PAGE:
NEW YORK — Tarred as villains during the 2008 financial meltdown, banks of all sizes are trying to help out Americans reeling from the economic crisis caused by the coronavirus outbreak.
Banks are scrambling to put into place loan forgiveness and relief programs, working to keep their customers from panicking or falling into financial ruin. They have a vested interest preventing millions of people and businesses from defaulting on hundreds of billions of loans at once, something that would do significant damage to the banks’ own finances.
Unlike 2008, banks are not the cause of economic crisis gripping the nation. And banks now have plenty of capital on hand to handle this crisis, economists say.
But the potential for millions of their customers to default on credit cards, small business loans and mortgages means banks have to do something to protect borrowers, many of whom went from having a job or a business to nothing, sometimes in a matter of days.
Terry Shirey, president and CEO of Nevada State Bank, said the company was calling clients to see what help they can provide.
Shirey said in an email the bank was “encouraging clients to reach out to their banker or branch if they are experiencing financial difficulties due to the significant impact to our community caused by COVID-19.”
“We stand ready to explore payment deferrals and loan extensions, when conditions permit. Deferred payments will not be reported as delinquent to credit bureaus. Additionally, we have generally placed a moratorium on foreclosures.”
Molly Snyder of US Bank said the company was monitoring the environment, including the proposed stimulus plans.
“We currently provide an industry-standard offering which provides for a minimum 90-day forbearance program with no late fees and are committed to working with our customers during these challenging times,” Snyder said in an email. “If, at the end of the hardship, customers are unable to pay their installments in full, options such as extending the assistance plan, repayment plans, or a loan modification may be available.”
She added that customers can get assistance by calling 888-287-7817 and pressing option No. 2. They have a high volume of calls and waits may be long, she said. They are encouraging customers to wait until closer to their payment due date to call.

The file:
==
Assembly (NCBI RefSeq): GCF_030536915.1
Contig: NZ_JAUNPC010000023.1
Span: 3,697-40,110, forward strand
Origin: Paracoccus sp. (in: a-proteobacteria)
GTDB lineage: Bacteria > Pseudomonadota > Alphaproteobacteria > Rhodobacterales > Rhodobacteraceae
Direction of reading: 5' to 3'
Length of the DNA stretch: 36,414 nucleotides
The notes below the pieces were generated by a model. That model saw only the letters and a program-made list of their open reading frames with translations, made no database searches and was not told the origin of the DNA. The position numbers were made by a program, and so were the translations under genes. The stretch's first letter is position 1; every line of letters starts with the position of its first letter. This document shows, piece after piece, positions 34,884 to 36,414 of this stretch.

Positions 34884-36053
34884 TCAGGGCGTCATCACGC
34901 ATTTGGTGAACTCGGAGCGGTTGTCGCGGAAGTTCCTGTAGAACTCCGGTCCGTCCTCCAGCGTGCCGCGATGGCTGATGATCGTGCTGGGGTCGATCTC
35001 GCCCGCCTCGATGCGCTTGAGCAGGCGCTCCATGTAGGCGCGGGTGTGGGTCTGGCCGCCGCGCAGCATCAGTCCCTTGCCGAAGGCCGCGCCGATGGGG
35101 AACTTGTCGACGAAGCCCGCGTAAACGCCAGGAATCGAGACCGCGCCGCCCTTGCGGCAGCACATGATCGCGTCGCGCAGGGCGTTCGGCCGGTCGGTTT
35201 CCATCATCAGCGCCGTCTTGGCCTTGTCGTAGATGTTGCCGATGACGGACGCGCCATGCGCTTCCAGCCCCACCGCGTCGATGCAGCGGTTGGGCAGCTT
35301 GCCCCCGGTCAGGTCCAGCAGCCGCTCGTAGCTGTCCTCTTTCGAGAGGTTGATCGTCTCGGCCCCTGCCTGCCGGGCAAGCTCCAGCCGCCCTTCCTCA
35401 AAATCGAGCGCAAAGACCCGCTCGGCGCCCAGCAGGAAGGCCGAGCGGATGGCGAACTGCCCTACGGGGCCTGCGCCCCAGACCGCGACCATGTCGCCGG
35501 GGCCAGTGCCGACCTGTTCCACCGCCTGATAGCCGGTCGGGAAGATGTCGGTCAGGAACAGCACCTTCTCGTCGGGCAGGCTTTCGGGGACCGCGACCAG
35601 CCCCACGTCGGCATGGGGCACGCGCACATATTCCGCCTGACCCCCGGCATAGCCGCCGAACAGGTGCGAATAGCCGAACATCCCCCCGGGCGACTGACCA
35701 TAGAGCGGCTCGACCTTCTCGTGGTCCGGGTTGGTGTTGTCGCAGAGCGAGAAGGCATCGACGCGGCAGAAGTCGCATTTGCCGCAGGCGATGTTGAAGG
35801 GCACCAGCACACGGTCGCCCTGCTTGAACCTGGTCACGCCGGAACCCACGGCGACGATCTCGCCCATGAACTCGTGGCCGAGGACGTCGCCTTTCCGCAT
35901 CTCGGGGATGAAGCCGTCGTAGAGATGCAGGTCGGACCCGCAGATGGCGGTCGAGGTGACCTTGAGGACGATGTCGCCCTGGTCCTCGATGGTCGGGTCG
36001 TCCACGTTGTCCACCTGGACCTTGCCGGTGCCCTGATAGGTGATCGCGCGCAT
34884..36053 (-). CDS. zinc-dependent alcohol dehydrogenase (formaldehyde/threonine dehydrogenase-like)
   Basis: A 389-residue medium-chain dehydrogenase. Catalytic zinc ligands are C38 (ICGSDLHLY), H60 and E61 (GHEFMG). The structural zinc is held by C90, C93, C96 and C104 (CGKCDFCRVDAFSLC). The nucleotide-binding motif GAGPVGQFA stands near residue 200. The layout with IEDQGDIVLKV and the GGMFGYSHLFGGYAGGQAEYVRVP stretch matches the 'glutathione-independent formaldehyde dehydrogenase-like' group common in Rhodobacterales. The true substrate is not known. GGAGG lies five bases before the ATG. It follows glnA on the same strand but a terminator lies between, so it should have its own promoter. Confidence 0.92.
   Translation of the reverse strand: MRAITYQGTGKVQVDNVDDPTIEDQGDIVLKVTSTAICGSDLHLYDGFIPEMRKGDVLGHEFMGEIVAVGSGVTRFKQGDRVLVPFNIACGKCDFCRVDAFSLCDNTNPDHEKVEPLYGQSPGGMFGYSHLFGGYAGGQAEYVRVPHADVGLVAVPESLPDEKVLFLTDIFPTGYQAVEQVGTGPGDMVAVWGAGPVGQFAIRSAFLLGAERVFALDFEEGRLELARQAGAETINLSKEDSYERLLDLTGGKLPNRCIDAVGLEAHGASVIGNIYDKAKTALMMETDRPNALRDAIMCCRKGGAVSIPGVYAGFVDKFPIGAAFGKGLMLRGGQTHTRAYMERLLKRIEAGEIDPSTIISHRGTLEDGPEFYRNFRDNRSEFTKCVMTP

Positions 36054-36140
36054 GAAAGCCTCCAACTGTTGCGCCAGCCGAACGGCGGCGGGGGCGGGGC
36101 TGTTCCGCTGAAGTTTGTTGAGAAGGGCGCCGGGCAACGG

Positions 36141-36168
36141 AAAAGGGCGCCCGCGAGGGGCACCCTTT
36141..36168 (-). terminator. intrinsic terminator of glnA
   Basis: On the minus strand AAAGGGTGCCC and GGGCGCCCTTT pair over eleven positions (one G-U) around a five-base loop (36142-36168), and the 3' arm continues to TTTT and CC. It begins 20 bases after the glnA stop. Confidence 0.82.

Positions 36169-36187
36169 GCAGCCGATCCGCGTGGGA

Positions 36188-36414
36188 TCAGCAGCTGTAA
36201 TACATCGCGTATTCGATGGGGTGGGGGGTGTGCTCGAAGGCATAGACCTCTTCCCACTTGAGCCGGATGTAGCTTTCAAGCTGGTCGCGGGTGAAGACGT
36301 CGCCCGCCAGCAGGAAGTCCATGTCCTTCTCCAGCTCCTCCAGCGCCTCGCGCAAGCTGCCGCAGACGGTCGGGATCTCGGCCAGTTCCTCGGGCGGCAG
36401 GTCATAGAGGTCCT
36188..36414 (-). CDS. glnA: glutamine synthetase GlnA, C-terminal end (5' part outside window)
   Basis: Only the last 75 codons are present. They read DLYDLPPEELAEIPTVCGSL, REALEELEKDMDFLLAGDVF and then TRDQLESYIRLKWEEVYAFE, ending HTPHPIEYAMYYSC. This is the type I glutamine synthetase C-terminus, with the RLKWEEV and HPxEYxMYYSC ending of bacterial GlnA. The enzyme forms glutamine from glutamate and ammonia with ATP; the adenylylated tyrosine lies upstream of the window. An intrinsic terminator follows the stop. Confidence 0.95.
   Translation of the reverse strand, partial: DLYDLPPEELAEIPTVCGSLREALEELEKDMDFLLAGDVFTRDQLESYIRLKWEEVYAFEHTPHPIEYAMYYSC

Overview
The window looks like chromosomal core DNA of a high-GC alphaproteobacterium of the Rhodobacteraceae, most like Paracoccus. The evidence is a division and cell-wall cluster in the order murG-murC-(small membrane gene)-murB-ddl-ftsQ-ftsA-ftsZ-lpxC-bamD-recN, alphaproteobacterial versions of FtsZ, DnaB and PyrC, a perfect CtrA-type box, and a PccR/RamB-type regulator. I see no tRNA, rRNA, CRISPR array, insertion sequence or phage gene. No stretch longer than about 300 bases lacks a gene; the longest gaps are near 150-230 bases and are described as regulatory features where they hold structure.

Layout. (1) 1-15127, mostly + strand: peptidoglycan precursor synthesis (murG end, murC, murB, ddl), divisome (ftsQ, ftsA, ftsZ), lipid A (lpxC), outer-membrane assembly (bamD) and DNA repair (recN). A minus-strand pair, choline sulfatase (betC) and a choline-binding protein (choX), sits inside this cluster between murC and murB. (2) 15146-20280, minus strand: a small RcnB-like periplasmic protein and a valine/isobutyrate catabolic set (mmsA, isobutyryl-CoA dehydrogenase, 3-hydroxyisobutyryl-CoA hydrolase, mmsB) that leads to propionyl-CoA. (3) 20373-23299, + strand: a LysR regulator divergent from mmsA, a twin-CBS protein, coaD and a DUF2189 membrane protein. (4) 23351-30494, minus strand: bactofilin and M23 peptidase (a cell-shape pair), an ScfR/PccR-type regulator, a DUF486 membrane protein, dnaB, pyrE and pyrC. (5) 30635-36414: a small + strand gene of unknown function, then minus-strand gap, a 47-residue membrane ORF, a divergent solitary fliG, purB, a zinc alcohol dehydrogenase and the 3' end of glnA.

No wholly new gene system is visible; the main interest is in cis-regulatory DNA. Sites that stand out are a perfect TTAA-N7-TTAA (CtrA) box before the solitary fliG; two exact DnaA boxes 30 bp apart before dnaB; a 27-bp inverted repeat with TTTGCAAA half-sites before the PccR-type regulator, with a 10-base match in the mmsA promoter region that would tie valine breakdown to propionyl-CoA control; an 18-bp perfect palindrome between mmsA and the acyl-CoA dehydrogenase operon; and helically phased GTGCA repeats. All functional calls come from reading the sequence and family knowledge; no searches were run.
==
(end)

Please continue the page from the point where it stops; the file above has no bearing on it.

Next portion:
Maura Cordova, vice president of media and community engagement for JPMorgan Chase, said in an email that help is available for Chase mortgage customers who have been affected by coronavirus. They can get information at chase.com/mortgageassistance.
The Department of Housing and Urban Development has imposed a 60-day moratorium on all evictions and foreclosures on all homes with a loan through the Federal Housing Administration, or FHA.
The aid that a bank will provide varies in generosity depending on the bank, however. Some are just allowing customers to defer payments, meaning interest is still accumulating while in these programs. Others have instituted forbearance programs, where there will be no penalty for a customer who wants to hold off paying debts for 30 or 60 days.
Huntington Bancshares, a $100 billion bank operating mostly in the Midwest, has instituted 30-day deferral programs for any borrower who asks for help — no paperwork or questions asked — and is reaching out to customers asking if they need more time. They are extending the deferrals 30 days at a time, if necessary.
The biggest banks are taking similar actions. Bank of America is allowing customers to defer payments across all of its products and is not reporting any negative activity like missed payments to the credit bureaus. So have JPMorgan Chase, Wells Fargo and Citigroup.
Smaller banks are also acting to help customers. Southern Bancorp, with roughly $1.5 billion in assets headquartered in Arkansas, is modifying loans as quickly as possible or charging only interest on loans where it can for small-business borrowers or customers.
Banks are putting these programs in place partly because they would be facing a massive number of defaults and bad loans on their books without them — causing billions of dollars worth of paper losses to the banking sector. Bank stocks have been hit particularly hard this year as they are considered a proxy for the overall economy. The KBW Bank Index, composed of banks from across the country, is down 45 percent this year alone compared with the 15.5 percent decline of the S&P 500.
Further, credit reporting companies like Experian and Equifax would be swamped with negative credit reporting data, which would destroy the credit scores of millions of Americans who were paying their bills on time but suddenly find themselves out of a job. That would make giving loans in the future to these impacted borrowers more difficult.
The Review-Journal contributed to this report.